Hynek, Joseph Allen

J. Allen Hynek
J. Allen Hynek

Dr. Josef Allen Hynek (May 1, 1910 – April 27, 1986) was a United States astronomer, professor, and ufologist. He is perhaps best remembered for his UFO research. Hynek acted as scientific adviser to UFO studies undertaken by the U.S. Air Force under three consecutive names:

For decades afterwards, he conducted his own independent UFO research, developing the Close Encounter classification system (see below), and is widely considered the father of the concept of scientific analysis of both reports and, especially, trace evidence purportedly left by UFOs. (wikipedia)

Initially, Hynek was skeptical of UFOs and dismissed most sightings as misidentifications of natural or man-made phenomena. However, as he encountered more cases that defied conventional explanations, he became more open-minded and curious about the UFO phenomenon. He developed the "Close Encounter" classification system, which distinguished between different types of UFO sightings based on their proximity and interaction with witnesses. He also advocated for more rigorous and scientific research on UFOs, criticizing the Air Force for its lack of objectivity and transparency.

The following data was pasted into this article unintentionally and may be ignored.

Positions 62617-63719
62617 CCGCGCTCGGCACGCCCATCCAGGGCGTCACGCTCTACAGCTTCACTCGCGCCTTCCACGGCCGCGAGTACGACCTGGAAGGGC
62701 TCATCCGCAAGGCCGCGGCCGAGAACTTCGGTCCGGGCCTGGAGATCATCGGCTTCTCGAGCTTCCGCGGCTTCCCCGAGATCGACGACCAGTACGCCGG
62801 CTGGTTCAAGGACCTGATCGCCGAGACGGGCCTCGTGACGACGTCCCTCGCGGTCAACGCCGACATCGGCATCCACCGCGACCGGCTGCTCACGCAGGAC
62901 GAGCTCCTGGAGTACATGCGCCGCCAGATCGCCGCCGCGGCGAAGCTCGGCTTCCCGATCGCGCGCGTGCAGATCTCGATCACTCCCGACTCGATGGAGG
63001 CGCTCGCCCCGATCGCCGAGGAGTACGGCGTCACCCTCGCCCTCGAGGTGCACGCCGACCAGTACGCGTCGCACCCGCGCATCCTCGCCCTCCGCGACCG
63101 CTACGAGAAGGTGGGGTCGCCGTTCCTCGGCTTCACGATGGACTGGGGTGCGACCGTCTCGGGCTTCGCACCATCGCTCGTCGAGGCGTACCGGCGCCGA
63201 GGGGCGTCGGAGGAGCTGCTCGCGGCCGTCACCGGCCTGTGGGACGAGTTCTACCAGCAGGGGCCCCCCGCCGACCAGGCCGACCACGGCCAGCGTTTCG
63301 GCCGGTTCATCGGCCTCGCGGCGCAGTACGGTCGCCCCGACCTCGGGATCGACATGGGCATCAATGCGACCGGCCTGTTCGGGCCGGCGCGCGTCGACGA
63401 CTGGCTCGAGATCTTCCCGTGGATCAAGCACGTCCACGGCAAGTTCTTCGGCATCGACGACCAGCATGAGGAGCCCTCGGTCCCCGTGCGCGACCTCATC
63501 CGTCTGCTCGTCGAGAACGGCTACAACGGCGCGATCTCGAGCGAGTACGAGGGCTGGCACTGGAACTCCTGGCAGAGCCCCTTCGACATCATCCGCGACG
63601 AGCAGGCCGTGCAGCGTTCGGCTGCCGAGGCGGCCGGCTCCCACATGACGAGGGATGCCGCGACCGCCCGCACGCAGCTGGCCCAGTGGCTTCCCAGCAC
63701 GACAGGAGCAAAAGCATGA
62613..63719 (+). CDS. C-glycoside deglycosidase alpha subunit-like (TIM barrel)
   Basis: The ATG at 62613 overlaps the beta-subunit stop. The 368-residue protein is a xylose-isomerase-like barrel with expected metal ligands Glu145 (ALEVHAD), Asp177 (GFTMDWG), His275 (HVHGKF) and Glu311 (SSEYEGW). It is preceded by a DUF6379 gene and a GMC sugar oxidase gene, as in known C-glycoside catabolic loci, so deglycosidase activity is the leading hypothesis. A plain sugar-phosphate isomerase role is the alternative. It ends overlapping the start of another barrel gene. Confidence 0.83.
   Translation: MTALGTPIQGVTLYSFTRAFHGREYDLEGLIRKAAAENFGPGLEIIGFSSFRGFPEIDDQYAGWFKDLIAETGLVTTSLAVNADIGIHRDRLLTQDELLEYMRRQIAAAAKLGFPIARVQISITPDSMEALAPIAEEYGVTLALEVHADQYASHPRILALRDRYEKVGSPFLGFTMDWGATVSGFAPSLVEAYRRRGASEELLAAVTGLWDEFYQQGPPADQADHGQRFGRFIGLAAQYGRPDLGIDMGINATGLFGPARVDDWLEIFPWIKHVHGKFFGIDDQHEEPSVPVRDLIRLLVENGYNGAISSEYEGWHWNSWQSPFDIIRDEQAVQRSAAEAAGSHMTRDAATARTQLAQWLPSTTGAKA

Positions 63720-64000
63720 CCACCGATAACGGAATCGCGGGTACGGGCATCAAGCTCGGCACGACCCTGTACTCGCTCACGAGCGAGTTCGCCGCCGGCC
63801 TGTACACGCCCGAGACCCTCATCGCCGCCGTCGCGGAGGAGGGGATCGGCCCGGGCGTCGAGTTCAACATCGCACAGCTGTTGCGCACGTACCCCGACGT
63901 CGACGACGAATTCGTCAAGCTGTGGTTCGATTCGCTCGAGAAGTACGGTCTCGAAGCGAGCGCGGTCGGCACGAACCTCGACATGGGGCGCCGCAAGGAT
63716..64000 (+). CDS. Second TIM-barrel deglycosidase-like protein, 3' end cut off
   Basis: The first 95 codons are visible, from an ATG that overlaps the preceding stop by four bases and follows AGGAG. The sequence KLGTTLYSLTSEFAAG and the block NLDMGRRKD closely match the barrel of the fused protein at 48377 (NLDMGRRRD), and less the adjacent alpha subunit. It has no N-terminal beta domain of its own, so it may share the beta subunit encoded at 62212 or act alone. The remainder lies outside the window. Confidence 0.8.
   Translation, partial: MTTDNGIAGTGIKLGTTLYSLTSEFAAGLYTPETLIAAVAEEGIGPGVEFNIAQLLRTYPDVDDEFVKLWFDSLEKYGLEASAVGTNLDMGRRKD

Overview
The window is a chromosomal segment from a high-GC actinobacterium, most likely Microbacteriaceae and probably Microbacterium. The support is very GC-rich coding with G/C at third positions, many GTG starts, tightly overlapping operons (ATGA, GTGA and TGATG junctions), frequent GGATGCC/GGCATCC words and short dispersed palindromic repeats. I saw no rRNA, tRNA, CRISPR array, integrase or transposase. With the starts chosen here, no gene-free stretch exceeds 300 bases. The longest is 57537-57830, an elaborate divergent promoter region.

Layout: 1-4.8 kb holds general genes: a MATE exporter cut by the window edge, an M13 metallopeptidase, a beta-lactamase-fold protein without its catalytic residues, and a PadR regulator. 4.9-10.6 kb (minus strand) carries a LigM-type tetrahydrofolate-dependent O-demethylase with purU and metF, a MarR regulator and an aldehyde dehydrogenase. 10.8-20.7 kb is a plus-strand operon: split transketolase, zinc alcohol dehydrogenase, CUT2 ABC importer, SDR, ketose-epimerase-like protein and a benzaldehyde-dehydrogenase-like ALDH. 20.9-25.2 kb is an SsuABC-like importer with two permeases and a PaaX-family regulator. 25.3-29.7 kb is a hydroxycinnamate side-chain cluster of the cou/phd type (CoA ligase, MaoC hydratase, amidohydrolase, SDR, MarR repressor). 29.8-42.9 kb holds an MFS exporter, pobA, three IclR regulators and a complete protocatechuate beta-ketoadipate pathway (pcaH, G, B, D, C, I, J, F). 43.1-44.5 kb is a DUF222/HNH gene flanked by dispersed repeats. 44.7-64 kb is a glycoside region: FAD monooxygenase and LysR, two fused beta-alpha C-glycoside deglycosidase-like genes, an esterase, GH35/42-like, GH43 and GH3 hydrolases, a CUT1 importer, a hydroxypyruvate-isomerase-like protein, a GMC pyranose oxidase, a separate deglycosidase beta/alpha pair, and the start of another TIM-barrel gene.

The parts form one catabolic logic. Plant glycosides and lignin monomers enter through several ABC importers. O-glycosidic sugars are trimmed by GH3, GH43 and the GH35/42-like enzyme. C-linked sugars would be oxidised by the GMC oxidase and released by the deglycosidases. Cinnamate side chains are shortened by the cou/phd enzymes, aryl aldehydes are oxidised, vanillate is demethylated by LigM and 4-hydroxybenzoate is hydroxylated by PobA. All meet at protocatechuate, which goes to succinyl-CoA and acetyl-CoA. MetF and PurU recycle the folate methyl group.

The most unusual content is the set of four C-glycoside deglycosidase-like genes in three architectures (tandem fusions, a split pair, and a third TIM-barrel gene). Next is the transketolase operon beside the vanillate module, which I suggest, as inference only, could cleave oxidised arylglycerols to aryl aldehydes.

Hynek's views on UFOs changed over time, from skepticism to agnosticism to cautious belief. He wrote several books and articles on the subject, such as The UFO Experience: A Scientific Inquiry (1972) and The Edge of Reality: A Progress Report on Unidentified Flying Objects (1975). He also founded the Center for UFO Studies (CUFOS) in 1973, a non-profit organization dedicated to collecting and analyzing UFO data. He died in 1986, leaving behind a legacy of scientific inquiry and public education on UFOs.

Dr. J. Allen Hynek is well-known for his Close Encounter Classification System:

- Distant Encounters:

- Close Encounters (I, II, and III):

Hynek did NOT consider contact experiences cases of CE-III:

"In these cases [CE-III] the presence of 'occupants' in or about the UFO is reported. Here a sharp distinction must be made between cases involving reports of the presence of presumably intelligent beings in the 'spacecraft' and the so-called contactee cases. In general, the latter reports are "stopped at the gate" by the screening process…. Such persons not only frequently turn out to be pseudo religious fanatics but also invariably have a low credibility value, bringing us regular messages from the "space men" with singularly little content" [Hynek, The UFO Experience, p. 29.]